Lambda is a small programming language (created in 2007) inspired on the mathematical lambda calculus combined with a simple Neumann architecture. It contains a small number of operations and a single, linear memory space in which both the processing registers (such as current instruction pointers), the data and the program code resides. This allows lambda to produce self-modifying code, and a direct interference with the programming flow.
I created Lambda because of my love of strange and obfuscated programming languages like Befunge. I like languages that allow the programmer to create his own constructs. Email me with questions, interesting programs or whatever at email@example.com
You can download a Lambda compiler and interpreter (written in Java) here. The source code of this interpreter is available too. The application first "compiles" the source code to a list of integers and saves it to disk.
Unfortunately, since the only data type in Lambda is an integer, there is no way to build a standard Hello World program. A "print 7" program, which is its numeric equivalent looks like this:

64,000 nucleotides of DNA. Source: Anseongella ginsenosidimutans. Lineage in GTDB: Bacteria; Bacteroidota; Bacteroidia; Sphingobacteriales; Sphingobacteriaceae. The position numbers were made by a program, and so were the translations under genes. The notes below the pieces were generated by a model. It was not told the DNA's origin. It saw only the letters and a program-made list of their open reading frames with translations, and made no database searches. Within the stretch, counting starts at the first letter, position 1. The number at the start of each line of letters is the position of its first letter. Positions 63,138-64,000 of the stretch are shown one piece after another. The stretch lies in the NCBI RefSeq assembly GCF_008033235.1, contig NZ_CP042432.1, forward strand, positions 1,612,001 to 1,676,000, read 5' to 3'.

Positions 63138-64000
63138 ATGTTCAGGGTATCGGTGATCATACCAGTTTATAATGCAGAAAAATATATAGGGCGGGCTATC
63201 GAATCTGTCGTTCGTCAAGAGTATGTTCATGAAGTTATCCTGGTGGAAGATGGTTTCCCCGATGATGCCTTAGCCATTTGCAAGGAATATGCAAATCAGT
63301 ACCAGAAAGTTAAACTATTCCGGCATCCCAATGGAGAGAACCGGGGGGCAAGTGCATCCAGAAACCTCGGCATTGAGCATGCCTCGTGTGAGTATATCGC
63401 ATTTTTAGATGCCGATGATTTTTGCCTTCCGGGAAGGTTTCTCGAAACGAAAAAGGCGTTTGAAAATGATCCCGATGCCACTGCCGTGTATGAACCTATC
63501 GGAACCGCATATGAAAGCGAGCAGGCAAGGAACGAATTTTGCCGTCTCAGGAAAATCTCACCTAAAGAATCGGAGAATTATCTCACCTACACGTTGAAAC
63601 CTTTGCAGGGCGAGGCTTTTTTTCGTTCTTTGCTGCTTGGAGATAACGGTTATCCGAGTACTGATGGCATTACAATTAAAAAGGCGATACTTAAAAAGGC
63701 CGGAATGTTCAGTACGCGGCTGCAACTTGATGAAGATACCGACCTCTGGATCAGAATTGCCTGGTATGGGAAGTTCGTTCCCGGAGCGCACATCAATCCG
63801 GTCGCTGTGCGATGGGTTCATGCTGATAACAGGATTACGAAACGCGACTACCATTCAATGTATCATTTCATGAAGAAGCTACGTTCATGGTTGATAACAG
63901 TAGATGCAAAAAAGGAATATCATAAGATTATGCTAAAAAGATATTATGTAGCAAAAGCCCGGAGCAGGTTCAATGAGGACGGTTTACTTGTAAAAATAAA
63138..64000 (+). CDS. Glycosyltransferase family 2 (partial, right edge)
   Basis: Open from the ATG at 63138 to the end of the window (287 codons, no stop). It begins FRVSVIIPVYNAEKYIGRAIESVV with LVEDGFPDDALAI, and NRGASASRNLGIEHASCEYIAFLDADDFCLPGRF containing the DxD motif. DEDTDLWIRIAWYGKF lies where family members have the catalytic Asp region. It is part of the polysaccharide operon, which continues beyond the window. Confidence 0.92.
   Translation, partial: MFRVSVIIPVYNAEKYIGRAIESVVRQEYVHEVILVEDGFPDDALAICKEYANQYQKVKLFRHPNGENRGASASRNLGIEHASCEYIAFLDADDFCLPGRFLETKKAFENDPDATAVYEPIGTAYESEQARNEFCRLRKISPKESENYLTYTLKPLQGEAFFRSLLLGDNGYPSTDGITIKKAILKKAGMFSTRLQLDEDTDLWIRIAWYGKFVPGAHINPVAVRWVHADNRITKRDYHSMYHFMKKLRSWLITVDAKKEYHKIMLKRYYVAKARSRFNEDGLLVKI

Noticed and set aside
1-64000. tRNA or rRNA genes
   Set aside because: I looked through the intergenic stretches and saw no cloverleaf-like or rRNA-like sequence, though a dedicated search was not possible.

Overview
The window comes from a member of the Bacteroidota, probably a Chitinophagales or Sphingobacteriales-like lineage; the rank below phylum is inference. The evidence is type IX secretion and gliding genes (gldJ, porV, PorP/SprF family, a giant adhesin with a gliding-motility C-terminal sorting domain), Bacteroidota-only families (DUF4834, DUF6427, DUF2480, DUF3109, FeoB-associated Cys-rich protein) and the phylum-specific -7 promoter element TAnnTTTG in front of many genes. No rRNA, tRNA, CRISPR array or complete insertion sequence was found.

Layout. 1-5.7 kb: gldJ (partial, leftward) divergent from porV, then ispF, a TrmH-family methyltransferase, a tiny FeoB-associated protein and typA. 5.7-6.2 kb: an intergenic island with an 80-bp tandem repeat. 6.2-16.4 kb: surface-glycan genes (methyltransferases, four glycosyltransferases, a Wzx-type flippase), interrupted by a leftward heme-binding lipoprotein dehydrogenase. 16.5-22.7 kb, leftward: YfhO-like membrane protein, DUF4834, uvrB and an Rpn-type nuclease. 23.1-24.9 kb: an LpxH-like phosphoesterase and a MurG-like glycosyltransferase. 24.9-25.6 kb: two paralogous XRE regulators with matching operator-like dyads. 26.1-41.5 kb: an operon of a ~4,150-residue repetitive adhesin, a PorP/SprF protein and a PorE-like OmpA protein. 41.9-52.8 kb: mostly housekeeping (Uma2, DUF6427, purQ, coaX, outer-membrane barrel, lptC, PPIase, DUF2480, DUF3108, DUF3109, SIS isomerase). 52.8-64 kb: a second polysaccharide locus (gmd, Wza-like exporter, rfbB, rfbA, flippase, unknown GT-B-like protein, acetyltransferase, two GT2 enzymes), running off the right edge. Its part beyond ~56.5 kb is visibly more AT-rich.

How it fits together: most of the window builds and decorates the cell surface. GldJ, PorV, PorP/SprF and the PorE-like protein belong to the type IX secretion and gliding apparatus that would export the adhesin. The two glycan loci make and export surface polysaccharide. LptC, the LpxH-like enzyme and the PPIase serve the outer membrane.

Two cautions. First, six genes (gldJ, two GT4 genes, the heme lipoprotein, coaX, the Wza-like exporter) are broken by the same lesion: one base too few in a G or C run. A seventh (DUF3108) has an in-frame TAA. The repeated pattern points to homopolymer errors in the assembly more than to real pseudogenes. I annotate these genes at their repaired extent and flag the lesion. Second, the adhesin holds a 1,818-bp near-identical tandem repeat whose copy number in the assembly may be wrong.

How about that?
The basic syntactic rules for Lambda are:
- instructions are separated by newlines, tokens by space
- if the last character of an operator is a ":", it is interpreted as a goto-label. The program can jump to this location by simply calling the operator (without the ":").
- if an operator ends with a "!" it is interpreted as the address of that operator, not its current value.
- if a line contains a "//" all characters after it are considered comment
Lambda has the following basic elements:
|nop||0||operation||does nothing, null-operation; simply updates instruction pointer to next|
|read||1||operation||reads a value from memory; interprets the next expression result as a memory address and returns the value currently in that memory address|
|load||2||operation||loads a value to memory; interprets the next expression result as a memory address, and the expression after that as a value and sets the value of the memory address to that value|
|add||3||operation||adds a value to a memory address; interprets the next expression result as a memory address, and the expression after that as a value and adds the latter value to the value already at the memory address|
|4||operation||prints the value yielded by the next expression to screen|
|instruction||32||register||holds the address of the current instruction pointer|
|data||34||register||register that holds the address of the next expression start that is set on a jump. This allows procedures to read arguments|
|result||36||register||holds the value of the current result during the evaluation of an expression|
Note that because all operators and even the instruction pointer are basically numbers, in Lambda you can do interesting stuff:
will yield the current address of the instruction pointer; where the pointer is (257 in this case since the programming code is loaded starting from address 256).